Cyberwarfare / Nation-State Attacks , Fraud Management & Cybercrime , Governance & Risk Management

FBI Urges Immediate Removal of Hacked Barracuda ESG Devices

Bureau Warns of 'Active Intrusions' as Chinese Hackers Defeat Countermeasures
FBI Urges Immediate Removal of Hacked Barracuda ESG Devices
The entrance sign at Barracuda Networks headquarters in Campbell, California (Image: Shutterstock)

The FBI urged the immediate removal of previously hacked email security appliances made by Barracuda Networks in a Wednesday flash alert, injecting fresh urgency into the push to stymie what's been called the broadest Chinese cyber spying campaign in years.

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The bureau said it has determined that patches from Barracuda designed to fix a zero-day vulnerability exploited by suspected Beijing hackers are ineffective.

"The FBI continues to observe active intrusions and considers all affected Barracuda ESG appliances to be compromised and vulnerable to this exploit," the bureau's cyber division states. The vulnerability is tracked as CVE-2023-2868.

"Barracuda customers should remove all ESG appliances immediately," the warning also says.

Barracuda in early June urged owners of hacked Email Security Gateway appliances to immediately replace their equipment regardless of whether they had applied patches to fix the vulnerability. The advisory came after the company had observed continued malicious activity on previously compromised appliances, even after they had been updated with security fixes.

A Barracuda spokesperson Wednesday evening told Information Security Media Group the company believes the FBI warning is consistent with its earlier guidance that only owners of previously hacked devices should replace their appliances. ISMG contacted the FBI requesting clarification. The FBI responded Thursday afternoon that its guidance is that "customers should discontinue use of the compromised ESG appliance."*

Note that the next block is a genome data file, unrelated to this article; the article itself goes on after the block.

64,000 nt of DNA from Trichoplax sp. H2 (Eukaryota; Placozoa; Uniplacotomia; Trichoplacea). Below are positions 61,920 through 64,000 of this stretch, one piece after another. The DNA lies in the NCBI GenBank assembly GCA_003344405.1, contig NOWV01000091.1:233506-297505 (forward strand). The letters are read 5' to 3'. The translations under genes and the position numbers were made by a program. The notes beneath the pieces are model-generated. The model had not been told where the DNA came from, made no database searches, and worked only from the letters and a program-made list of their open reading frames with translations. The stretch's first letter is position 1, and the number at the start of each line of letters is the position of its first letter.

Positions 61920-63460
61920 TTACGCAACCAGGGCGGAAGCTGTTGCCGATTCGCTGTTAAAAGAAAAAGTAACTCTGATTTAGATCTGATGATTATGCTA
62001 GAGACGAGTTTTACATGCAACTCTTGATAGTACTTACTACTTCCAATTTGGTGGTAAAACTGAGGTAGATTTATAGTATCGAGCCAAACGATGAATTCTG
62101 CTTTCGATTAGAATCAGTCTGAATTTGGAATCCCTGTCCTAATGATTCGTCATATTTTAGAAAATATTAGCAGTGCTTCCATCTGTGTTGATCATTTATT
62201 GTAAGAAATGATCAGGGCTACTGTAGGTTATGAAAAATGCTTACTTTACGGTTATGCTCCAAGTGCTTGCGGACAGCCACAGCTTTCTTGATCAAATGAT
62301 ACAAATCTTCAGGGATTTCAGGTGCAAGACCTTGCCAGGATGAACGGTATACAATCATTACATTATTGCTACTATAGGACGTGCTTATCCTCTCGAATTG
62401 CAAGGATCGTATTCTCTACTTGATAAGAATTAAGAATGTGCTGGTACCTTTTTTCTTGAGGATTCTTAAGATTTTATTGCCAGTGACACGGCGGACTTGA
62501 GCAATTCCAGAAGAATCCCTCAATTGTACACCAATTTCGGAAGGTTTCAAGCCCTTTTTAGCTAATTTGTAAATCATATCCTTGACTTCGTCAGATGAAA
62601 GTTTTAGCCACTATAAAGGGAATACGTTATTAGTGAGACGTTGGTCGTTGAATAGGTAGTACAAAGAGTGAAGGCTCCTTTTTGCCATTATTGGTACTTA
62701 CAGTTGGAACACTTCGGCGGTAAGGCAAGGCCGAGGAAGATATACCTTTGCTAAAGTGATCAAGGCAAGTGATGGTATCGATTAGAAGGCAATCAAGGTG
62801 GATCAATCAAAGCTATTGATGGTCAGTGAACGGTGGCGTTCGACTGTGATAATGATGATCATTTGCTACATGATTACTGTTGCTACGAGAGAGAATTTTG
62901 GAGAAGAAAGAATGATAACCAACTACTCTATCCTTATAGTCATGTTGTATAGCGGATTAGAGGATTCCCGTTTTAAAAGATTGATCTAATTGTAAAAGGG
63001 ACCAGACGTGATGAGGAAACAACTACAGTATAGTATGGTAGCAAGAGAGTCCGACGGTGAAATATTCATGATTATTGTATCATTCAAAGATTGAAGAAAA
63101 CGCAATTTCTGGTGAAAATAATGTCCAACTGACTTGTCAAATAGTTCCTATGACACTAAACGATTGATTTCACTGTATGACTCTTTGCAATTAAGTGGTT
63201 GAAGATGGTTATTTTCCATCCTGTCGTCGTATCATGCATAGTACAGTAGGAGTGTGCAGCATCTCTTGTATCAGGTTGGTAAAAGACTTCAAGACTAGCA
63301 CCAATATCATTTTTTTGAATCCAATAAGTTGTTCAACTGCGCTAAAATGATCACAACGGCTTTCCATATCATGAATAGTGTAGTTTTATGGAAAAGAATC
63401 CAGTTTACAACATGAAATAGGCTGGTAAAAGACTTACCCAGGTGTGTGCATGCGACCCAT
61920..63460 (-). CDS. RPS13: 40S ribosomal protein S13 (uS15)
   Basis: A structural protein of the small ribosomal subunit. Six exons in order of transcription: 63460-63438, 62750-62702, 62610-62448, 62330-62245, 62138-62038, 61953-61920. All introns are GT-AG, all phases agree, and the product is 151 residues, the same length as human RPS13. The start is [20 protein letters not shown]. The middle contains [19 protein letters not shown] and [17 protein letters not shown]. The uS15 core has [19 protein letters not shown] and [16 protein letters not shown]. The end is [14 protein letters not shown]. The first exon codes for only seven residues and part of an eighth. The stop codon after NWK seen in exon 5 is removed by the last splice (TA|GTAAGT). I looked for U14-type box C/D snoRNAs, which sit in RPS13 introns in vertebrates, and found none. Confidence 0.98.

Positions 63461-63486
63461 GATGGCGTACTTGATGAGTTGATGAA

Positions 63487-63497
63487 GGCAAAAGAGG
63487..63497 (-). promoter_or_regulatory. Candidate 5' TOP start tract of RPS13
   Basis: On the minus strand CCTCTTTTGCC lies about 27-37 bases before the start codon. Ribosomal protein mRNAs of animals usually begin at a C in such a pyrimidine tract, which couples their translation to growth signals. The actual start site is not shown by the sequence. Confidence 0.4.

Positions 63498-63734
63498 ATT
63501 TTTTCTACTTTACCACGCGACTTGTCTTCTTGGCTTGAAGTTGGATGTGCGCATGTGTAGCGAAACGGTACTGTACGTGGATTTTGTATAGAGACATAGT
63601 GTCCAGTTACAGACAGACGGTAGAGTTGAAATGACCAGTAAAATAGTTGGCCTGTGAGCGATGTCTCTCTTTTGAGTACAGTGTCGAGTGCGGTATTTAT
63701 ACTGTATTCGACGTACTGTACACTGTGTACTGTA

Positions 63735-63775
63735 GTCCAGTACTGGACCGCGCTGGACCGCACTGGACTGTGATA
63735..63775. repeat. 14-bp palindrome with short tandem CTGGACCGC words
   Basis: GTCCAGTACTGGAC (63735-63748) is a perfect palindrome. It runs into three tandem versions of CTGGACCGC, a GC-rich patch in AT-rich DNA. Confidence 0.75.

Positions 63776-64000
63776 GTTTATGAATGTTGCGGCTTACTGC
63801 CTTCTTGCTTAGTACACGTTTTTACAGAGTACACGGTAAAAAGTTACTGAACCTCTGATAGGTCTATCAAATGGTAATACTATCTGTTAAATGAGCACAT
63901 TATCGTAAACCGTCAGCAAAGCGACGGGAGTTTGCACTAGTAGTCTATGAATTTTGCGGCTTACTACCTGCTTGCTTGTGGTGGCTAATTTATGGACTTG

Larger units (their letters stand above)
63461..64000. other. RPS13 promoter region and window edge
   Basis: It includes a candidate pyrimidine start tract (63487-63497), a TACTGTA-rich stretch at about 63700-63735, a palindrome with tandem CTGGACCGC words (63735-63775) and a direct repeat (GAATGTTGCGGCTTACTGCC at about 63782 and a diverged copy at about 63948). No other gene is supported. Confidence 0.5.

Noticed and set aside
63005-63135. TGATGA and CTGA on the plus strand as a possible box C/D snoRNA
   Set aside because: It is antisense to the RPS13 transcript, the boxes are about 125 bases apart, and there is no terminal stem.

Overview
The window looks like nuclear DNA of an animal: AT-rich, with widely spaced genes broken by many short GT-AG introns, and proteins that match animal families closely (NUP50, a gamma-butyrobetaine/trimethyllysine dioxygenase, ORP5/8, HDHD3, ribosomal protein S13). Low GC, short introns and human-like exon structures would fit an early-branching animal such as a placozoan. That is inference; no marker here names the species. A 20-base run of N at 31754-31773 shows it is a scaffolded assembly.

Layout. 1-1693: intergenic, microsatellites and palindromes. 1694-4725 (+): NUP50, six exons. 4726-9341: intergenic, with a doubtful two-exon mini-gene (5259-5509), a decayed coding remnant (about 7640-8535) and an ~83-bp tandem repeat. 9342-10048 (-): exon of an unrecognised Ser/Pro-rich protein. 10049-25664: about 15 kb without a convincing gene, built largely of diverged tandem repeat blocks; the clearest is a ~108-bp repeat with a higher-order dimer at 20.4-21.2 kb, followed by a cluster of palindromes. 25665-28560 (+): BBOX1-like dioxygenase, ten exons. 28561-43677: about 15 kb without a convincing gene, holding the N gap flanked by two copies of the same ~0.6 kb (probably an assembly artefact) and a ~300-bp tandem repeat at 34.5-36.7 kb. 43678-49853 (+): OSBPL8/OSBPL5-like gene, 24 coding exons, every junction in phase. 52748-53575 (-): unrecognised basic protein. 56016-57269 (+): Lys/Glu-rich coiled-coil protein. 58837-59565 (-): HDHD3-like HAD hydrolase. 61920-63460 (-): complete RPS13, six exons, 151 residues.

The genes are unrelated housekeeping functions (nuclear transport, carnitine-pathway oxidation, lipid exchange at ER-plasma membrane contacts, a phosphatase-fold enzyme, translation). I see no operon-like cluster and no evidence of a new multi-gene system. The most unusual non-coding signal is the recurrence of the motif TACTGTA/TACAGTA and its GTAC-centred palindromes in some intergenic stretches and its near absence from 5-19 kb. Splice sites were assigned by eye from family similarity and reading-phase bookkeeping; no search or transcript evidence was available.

Suspected Chinese hackers in a state-run cyberespionage operation have exploited the vulnerability in the popular email security appliance to compromise hundreds of organizations. Security researchers from Mandiant determined in June that attackers had begun to exploit the zero-day last October, and possibly earlier. "This is the broadest cyber espionage campaign known to be conducted by a China-nexus threat actor since the mass exploitation of Microsoft Exchange in early 2021," Charles Carmakal, Mandiant's chief technical officer, said in a June statement (see: Chinese Hackers Exploit Barracuda ESG Zero-Day).

Barracuda issued its first ESG security patch on May 20, after observing hack attacks on May 19. The vulnerability allowed hackers to send a malicious TAR archive file resulting in a command injection into the appliance. The security appliance scanning the attachment triggered the attack.

Mandiant, brought in by Barracuda to investigate, linked the hack to Beijing with "high confidence" and attributed the campaign to a previously unknown Chinese threat actor newly dubbed UNC4841. The threat actor "has been deploying new and novel malware to a small subset of high-priority targets following the remediation of CVE-2023-2868," said Kevin Mandia, CEO of Mandiant, in a statement emailed Wednesday.

Hackers responded to Barracuda's patch by modifying its primary backdoor to evade detection. Dubbed Submarine, the updated backdoor "lives in a structured query language (SQL) database on the ESG appliance," the Cybersecurity and Infrastructure Security Agency said Friday in an advisory.

"This actor continues to show sophistication and adaptability through deep preparedness and custom tooling, enabling its global espionage operations to span across public and private sectors worldwide," Mandia said.

*Update August 24, 2023 21:11 UTC: Adds clarification from the FBI that the bureau's guidance is to remove previously hacked Barracuda ESG appliances, not all Barrauda ESG appliances.

About the Author

David Perera

David Perera

Editorial Director, News, ISMG

Perera is editorial director for news at Information Security Media Group. He previously covered privacy and data security for outlets including MLex and Politico.

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